Could people read these books?
Oh yeah, well, some could. Again, there’s a tendency to think of books as being English language books. There were books in Latin, there were books in a variety of other languages that were being imported and there was a secret trade of books aswell. There was a surreptitious trade, particularly in Catholic books. So there were books coming in to the country and people reading the books.
Why there wasn’t a print culture? I think there were a number of reasons. One could be that the aristocracy who might have sponsored that were heavily invested already in a form of culture that combined manuscript with a certain amount of oral tradition and that the people who were the keepers of those traditions were quite powerful figures. That’s one speculation, that’s not even my speculation, that’s, you know, others have argued that.
I think the other argument is that print in its earliest phase tends to be an urban phenomena and Ireland wasn’t predominantly, or by any stretch really, an urban culture at that point. So if you look at where print starts, it starts in the cities, you know. It’s in Venice, it’s in Strasbourg, it’s in that whole belt of cities that you can trace up through the spine of Europe. It’s not in rural places.
And yet printing flourished here in Ireland. Is that solely attributable to the copyright problems?
It seems to be yeah. The first time you really get a sense of print, kind of, coming into its own, is in the 1640s. During the, whatever you want to call it, the English Civil War, the War of the Five Kingdoms, that period between 1640 and 1660, say, when suddenly news takes on a sense, a sense of urgency. That what happened yesterday becomes important.
Once that happens you start to get pamphlets, you start to get the first newspapers, you start to get a sense of print as something that responds to the present and that’s a new thing that comes into Irish culture. But it really doesn’t take off and achieve any serious critical mass until after that 1709 Act.
The project of An Foras Feasa in the seventeenth century is fascinating. Would it be fair to say that this is the beginning of the intertwining of art and nationalist politics that would later become so prevalent in the 1890s...
I think it’s always difficult to talk about nationalism in some ways prior to the 1790s. I mean the real, if you like, the formulation of what becomes nationalism in an Irish context is really a product of the 1790s. You get what is called ‘patriot nationalism’ in the 1740s so to stretch that back earlier again to the earlier part of the seventeenth century I think is probably a step too far.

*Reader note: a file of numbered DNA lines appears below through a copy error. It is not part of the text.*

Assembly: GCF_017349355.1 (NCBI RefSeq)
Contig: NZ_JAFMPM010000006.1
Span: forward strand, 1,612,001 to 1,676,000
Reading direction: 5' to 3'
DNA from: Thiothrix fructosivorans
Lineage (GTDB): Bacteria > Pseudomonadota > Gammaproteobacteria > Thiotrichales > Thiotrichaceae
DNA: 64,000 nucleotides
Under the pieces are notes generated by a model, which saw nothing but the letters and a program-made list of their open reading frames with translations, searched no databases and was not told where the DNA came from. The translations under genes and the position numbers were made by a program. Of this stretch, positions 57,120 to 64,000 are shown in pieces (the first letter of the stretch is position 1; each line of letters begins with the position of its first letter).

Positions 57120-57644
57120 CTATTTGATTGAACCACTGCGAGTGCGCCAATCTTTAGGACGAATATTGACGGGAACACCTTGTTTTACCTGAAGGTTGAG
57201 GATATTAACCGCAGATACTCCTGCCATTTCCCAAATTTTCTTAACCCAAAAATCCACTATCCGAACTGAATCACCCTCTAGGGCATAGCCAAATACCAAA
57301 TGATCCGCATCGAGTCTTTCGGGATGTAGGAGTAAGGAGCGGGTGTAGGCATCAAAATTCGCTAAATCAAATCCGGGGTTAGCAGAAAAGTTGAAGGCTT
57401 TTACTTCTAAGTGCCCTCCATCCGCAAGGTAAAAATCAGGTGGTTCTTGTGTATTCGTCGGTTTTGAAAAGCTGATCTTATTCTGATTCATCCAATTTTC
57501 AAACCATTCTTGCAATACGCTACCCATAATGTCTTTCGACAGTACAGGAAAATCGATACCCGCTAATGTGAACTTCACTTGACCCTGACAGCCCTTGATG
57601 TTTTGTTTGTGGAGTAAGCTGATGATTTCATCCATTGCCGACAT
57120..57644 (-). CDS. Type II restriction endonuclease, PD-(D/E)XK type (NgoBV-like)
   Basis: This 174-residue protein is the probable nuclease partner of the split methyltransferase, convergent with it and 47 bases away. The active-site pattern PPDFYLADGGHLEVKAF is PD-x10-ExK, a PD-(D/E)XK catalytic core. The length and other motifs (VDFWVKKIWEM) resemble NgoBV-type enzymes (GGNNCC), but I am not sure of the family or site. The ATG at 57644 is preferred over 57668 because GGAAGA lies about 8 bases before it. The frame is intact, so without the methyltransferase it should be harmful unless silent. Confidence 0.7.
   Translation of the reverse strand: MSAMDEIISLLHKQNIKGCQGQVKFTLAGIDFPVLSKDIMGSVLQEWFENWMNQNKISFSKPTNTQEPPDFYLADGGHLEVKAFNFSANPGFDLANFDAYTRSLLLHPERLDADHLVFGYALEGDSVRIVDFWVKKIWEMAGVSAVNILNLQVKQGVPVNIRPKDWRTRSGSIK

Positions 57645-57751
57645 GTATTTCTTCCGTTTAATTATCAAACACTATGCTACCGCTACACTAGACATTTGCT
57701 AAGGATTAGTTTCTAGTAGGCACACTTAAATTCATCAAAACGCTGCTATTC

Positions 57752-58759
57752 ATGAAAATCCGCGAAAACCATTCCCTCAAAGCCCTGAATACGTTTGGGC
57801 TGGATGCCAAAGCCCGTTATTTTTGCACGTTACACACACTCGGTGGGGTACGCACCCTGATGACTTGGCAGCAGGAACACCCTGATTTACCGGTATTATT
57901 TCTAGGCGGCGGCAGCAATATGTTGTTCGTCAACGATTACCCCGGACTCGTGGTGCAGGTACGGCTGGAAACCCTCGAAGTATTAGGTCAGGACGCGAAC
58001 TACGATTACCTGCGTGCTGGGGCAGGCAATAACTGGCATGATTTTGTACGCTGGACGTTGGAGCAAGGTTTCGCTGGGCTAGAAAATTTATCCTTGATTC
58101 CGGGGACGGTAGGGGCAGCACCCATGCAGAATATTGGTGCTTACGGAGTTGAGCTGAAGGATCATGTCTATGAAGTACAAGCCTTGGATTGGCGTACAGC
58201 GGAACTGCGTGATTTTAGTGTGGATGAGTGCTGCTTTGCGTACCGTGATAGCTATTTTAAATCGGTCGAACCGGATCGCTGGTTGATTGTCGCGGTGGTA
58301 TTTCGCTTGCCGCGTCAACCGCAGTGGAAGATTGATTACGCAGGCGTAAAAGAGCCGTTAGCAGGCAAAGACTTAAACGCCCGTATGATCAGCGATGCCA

There certainly is a sense in which what Keating was doing in the early part of the seventeenth century is useful later on in the formulation of the idea of a national state. But I don’t think it’s the case that you can talk about it as nationalist in the sense that you would use that word today.
You say that new technologies made the Famine of 1845 a media event. The events, you write, “etched themselves on a public consciousness”. The Nation was an important newspaper during this and doing this. Why then was it not until 1848 that it was considered sedititious by the British government and then shut down?
Two questions there. I suppose first of all the Famine is interesting because it happens at more or less precisely the moment that the media world changes in a revolutionary way in that it happens in the same decade as the telegraph and the telegraph starts to be used for news for instance Reuters news agency comes into existence in 1851. News is being sent by telegraph roughly the decade before that. I think it was 1844 that Morse invents Morse Code.
So the Famine takes place at exactly the moment that it becomes possible to instantaneously transmit a piece of information from one part of the world to another and what that does is detaches information from the human carrier of information. In other words, before that news could only travel as fast as a person or a person on a horse or a person on a train could travel. Suddenly it can travel as fast as an electron and that completely transforms the shape of the news world. So something that’s happening in, you know, say, Louisburgh, Mayo or Donegal or Kerry or Skibbereen, is instantly accessible in London, you know, particularly once telegraph offices get built, which they do.
So the Famine in the 1840s can be reported in a way that wasn’t possible in the Famine of 1817 for instance or the Famine of 1741 so it becomes a different kind of media event and you get people like Thomas Carlyle writing about the other phenomena that happens in this period of the 1840 is steam travel, and particularly steam ships. And there’s a passage in one of Carlyle’s writings where he comes to Ireland in 1847 and he’s absolutely flabbergasted that what he sees, this almost medieval image of people starving in fields is only a day’s journey and it’s the speed of travel and the speed of information transfer, changes, changes the way in which information travels.
With The Nation, the specific question on The Nation, there probably was a will to shut it down. There was certainly a desire to shut it down before that. It was really when there was the attempted rebellion of 1848 made it possible to do that.
The first successful trans-Atlantic telegraph line, we’ve just been talking about them, was laid in 1866 with Ireland at its centre. You write that now Mallow was a suburb of New York! Did this telegraph really change Ireland? Did Ireland become less peripheral because of the telegraph? Just because the news was global it didn’t necessarily make Ireland...